CareSouth Carolina addresses racial disparities in COVID-19 vaccine

For the second-straight week, CareSouth Carolina has vaccinated a larger percentage of non-white than white populations. In South Carolina and in many communities across the United States, minorities have taken the COVID-19 vaccine at a much lower rate. As of March 15, the CDC reported that race/ethnicity was known for just over half (53 percent) of people who had received at least one dose of the vaccine. Among this group, nearly two-thirds were white (66 percent), 9 percent were Hispanic, 8 percent were black, 5 percent were Asian, 2 percent were American Indian or Alaska Native, and < 1 percent were Native Hawaiian or Other Pacific Islander, while 11 percent reported multiple or other race. CareSouth Carolina is working to address barriers and the racial disparity that exists pertaining to the administration of the COVID-19 vaccine. “We’ve been reaching out to the faith-based community, as well as other local and civic organizations and local delegations to make everyone aware that the vaccine is available,” CareSouth Carolina Chief of Community Health Joe Bittle said. “It’s important that we all get the vaccine and that no one gets left out. We want everyone to have access to this vaccine.” For the week ending March 19, CareSouth Carolina provided 1,983 vaccinations. Of those, 1,053 were minorities (53.1 percent). For the week ending on March 26, CareSouth Carolina provided 1,831 vaccinations with 1,039 being minorities (56.7 percent). In total, CareSouth Carolina has administered 14,186 COVID-19 vaccines. CareSouth Carolina is a private, non-profit community health center delivering patient-centered health and life services in the Pee Dee region of South Carolina. CareSouth Carolina operates centers in Bennettsville, Bishopville, Cheraw, Chesterfield, Dillon, Hartsville, Lake View, Latta, McColl and Society Hill.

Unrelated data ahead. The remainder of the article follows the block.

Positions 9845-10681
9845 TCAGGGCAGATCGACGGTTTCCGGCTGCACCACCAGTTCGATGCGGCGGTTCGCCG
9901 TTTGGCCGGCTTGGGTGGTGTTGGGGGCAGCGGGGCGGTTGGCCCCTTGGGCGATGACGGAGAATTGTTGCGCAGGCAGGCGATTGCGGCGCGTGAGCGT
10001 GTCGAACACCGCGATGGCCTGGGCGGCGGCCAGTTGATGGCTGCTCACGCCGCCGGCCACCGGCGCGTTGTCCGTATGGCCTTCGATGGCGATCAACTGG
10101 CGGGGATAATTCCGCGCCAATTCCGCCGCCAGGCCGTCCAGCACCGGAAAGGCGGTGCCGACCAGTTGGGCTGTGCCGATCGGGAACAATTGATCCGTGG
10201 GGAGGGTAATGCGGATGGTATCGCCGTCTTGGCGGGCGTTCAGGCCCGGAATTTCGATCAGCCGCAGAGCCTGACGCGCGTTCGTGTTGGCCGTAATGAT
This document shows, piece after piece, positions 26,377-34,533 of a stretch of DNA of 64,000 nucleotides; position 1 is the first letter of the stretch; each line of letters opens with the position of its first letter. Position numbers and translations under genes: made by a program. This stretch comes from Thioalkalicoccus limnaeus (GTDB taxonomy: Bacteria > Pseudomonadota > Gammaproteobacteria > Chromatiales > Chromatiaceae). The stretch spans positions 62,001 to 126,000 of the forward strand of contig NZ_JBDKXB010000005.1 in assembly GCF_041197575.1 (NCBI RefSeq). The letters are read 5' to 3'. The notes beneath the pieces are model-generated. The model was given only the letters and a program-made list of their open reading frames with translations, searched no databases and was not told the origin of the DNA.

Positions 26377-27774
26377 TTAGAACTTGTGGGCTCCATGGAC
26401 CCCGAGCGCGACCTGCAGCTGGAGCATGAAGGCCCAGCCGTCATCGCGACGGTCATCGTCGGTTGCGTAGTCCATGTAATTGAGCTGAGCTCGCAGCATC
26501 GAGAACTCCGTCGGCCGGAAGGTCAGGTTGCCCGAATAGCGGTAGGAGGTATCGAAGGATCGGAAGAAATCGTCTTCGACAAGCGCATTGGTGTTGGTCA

Author: Stephan Drew

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